During the past few decades, a flotilla of new concepts have come into existence for businesses, concepts that are promoted by management consultants – sometimes to the benefit of the business, sometimes to the benefit of the business’s staff or clients, sometimes solely to the benefit of the business consultant. One of the key players in this field was a man called Dr.Deming. Dr Deming’s best-known contribution to the world is probably the “plan-do-check-act” cycle, that has been used, misused and abused millions of times – mostly by people who restricted themselves to only reading the four words and believing that they understood the underlying principles.
One of Dr Deming’s more fundamental business recommendations were his “14 points for the transformation of American industry” (“Out of the Crisis“). It is my belief that it is high time the education system start considering the same solutions. I am listing them hereunder in their shortened form with some explanation as to what this might mean in education:
- Create constancy of purpose toward improvement of product and service – it would, of course, be necessary first to identify what are the purpose, product and service of the education system. Is it really just to train people to succeed at tests and exams? Is it to provide a steady stream of potential employees in industries and jobs that may be obsolete in a few years? Or is it to create people able to think for themselves, to generate a thirst of knowledge? As long as there is no clear understanding and commitment, the very concept of “improvement” remains impossible to achieve.
- Adopt the new philosophy. We are in a new economic age, we must accept the challenge, learn our responsibilities and take leadership for change – in a world where all information is at your fingertips, in your pocket, in the world of Google, does it still make sense to teach facts and memorise dates? Isn’t it time that we start teaching our young people to understand historical causes and consequences, how to differentiate between facts and rumours, how to understand what is propaganda and what is science? In a globalised world, isn’t it high time that we eliminate the parochial aspect of national education and work at establishing a generation that understands other cultures, speaks many languages and can accept differentiation without disdain?
- Cease dependence on inspection to achieve quality – quality needs to be designed into the education system, with an understanding that different people have different interests and that it is the responsibility of the education system to create the variety required to progress society rather than trusting exams to demonstrate conformity to theoretical principles.
- End the practice of awarding business on the basis of the price tag – nothing is more valuable to a society than the education of the next generation, yet governments continue to scringe on basic needs because of short-term costs; we cannot build a solid future for the world if we allow the education system to be undermined by bureaucratic bean counters; we need to understand the value of education and prioritise this over vanity projects by politicians or devising more interesting ways to kill people and break things.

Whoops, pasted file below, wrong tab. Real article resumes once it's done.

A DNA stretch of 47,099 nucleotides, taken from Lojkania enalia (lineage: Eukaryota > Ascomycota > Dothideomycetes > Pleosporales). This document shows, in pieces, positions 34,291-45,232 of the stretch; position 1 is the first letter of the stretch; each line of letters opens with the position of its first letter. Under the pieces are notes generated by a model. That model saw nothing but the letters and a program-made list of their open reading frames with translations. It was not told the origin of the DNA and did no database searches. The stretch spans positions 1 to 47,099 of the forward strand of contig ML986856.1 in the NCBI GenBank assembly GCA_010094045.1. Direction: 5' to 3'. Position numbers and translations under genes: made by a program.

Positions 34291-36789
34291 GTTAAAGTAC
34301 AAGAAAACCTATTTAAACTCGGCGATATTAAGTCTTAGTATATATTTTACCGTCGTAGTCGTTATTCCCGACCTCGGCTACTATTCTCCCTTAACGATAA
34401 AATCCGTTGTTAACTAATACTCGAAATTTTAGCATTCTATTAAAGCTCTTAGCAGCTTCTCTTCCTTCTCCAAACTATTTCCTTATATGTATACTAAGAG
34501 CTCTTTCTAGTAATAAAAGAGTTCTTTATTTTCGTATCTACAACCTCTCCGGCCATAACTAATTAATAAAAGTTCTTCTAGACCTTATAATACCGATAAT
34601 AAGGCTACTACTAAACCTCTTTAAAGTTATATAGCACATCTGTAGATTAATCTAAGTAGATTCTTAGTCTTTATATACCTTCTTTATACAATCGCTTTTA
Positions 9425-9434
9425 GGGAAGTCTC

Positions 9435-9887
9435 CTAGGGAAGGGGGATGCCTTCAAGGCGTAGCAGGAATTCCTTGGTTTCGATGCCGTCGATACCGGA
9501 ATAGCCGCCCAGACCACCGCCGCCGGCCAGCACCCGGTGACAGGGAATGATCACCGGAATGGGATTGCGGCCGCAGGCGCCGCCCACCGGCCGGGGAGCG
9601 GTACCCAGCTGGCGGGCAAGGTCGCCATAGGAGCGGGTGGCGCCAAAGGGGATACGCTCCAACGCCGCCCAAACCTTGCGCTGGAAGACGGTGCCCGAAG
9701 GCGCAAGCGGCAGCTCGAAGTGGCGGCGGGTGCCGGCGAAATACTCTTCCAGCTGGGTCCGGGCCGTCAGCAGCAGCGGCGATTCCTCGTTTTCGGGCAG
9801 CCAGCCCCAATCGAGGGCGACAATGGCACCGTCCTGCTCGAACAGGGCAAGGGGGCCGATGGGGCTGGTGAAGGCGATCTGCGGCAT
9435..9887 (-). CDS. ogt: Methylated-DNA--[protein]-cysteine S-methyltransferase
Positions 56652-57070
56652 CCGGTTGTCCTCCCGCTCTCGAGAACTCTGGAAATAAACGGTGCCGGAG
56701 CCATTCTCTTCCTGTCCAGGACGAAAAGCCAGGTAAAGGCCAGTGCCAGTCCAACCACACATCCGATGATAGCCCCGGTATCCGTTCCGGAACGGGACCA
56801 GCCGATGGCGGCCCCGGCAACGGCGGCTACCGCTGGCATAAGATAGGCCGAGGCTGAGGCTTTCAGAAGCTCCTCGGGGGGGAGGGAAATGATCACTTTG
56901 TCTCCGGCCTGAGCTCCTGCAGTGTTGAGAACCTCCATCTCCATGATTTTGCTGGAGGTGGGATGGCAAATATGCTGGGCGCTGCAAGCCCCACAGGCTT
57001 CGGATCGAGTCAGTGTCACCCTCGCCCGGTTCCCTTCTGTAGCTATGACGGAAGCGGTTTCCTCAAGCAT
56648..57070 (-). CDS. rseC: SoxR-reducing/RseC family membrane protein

- Improve constantly and forever the system of production and service to improve quality and productivity, and thus constantly decrease costs – the education system needs to analyse the manner in which things are being done and delivered; lessons need to be learnt as to why one school or educator is more successful than another – instead of rewarding the successful school with extra grants, we should be using their experience to educate the educators.
- Institute training on the job – this may have to be inverted in the case of education: it would be good for people who have been in the education system for a long time to have a break from the classroom and actually go into a different job, related to their teaching, in order to get them to understand the relationships between their theories and the real world.
- Institute leadership – the education system in many countries is bogged down by administration and management levels: management focuses on the budget and stability, respect of rules and processes; we need leadership, focused on change and inspiring people to the “pleasure of finding things out” – leaders are people you want to follow, managers are people you have to obey.
- Drive out fear, so that everyone may work effectively – the education system is run with the constant stick and carrot of grants and ratings; fear does not promote efficiency, fear promotes compliance to whatever the authorities say, even if that is visibly counter-productive.
- Break down barriers between departments – one of the more successful education ideas I know is the idea that “secondary” courses are taught in a foreign language, by a native speaker instructor: teach geography in Swedish, teach PE (physical education, gym) in Arabic – you will help young people understand how other cultures think.
- Eliminate slogans, exhortations and targets (…) they only create adversarial relationships – no comment, this is self-evident.